Arafat’s whole life has been governed by struggle and a cause. Everything he has done as leader of the Palestinians is to always leave his options open, never close a door.
Force is not inevitable. Diplomacy is still the desired means. Pressure is an element of the means.
I am the Counselor at the Washington Institute for Near East Policy.
I can give substantive advice to the administration, the president’s campaign, or any campaign that would ask for it. And, of course, when I speak I can talk about my views on policy and I have been supportive of the president’s policy on leading foreign-policy issues.
I wouldn’t discount the possibility that the Israelis would act if they came to the conclusion that basically the world was prepared to live with Iran with nuclear weapons. They certainly have the capability by themselves to set back the Iranian nuclear program.
If there were an election today, Netanyahu would win. Yet, his standing in the polls is also a reflection of the weakness of Ehud Olmert, the current prime minister – who stands at 2 percent in a recent poll – and the enduring weaknesses of the Labor Party.
Israel was seen as having demonstrated unmistakably it wanted peace, and the reason it wasn’t available, achievable was because Arafat wouldn’t accept it.
It has been an honor to work in the Obama Administration and to serve this President, particularly during a period of unprecedented change in the broader Middle East. Obviously, there is still work to do but I promised my wife I would return to government for only two years and we both agreed it is time to act on my promise.
It is my Middle Eastern hat and my attachment to Israel that ultimately inspires my support for Obama. I know he understands that neither Israel nor America can afford four more years of Iran and the radical Islamists gaining strategic leverage in the Middle East.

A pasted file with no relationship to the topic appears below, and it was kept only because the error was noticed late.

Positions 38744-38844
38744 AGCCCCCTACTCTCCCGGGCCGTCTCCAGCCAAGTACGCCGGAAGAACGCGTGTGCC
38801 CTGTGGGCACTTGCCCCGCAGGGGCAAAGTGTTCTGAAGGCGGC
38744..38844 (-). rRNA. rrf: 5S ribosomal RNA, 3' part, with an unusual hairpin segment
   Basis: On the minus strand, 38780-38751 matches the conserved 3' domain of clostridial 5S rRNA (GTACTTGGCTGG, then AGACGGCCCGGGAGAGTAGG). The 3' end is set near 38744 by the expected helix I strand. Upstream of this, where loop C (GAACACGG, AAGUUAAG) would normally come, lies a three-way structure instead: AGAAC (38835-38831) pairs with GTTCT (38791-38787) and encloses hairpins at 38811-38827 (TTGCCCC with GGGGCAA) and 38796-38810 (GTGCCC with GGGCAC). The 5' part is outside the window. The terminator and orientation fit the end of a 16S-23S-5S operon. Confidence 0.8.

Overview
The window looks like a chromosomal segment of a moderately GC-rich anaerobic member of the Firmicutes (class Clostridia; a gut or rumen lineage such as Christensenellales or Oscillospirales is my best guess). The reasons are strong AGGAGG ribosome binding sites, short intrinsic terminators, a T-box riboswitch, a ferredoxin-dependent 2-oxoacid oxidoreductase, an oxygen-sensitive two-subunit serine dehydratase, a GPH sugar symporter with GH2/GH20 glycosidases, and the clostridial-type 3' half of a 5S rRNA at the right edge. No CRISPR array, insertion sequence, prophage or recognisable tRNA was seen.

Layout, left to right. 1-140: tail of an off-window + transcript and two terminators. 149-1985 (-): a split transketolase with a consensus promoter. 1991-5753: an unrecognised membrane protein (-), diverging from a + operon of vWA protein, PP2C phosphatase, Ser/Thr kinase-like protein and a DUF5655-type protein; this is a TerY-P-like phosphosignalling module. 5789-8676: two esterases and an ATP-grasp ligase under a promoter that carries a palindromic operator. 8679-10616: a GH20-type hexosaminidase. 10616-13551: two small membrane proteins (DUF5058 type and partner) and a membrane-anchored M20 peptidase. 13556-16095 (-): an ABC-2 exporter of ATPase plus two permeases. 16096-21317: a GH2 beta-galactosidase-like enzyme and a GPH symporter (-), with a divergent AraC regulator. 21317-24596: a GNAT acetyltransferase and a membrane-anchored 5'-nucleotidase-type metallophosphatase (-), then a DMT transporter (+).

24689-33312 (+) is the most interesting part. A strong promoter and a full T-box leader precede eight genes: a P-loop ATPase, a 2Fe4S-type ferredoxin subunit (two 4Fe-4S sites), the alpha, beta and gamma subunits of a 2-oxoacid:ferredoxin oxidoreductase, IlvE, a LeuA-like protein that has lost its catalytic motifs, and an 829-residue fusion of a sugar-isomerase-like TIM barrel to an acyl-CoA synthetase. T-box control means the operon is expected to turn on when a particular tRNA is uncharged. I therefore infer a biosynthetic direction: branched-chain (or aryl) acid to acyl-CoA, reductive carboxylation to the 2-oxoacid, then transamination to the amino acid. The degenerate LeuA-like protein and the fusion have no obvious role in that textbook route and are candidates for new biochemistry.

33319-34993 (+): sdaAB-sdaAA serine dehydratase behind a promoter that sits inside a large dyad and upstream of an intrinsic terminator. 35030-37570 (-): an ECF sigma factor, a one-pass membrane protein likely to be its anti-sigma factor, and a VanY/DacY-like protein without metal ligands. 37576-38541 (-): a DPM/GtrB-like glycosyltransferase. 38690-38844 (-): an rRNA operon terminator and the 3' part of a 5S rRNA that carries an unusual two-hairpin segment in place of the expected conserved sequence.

Many Europeans are concerned that stronger sanctions are a slippery slope toward war unless the U.S. is at the table.
Overwhelmingly, Israel’s political and military establishment want the rest of the world to act diplomatically or otherwise to stop Iran. But if that doesn’t happen, then the impulse toward the use of force will become quite strong.
Security is something that serves Israeli interests and Palestinian interests. You have a common threat and you have a common enemy and it’s important to deal with that as partners.
Successful diplomacy is an alignment of objectives and means.
There are consequences if you act militarily, and there’s big consequences if you don’t act.
We can’t have a failure in Iraq, but we also can’t be there for the next 10 years because if we are, it’s going to become, I think, a failure in and of itself.
You don’t have any communication between the Israelis and the Iranians. You have all sorts of local triggers for conflict. Having countries act on a hair trigger – where they can’t afford to be second to strike – the potential for a miscalculation or a nuclear war through inadvertence is simply too high.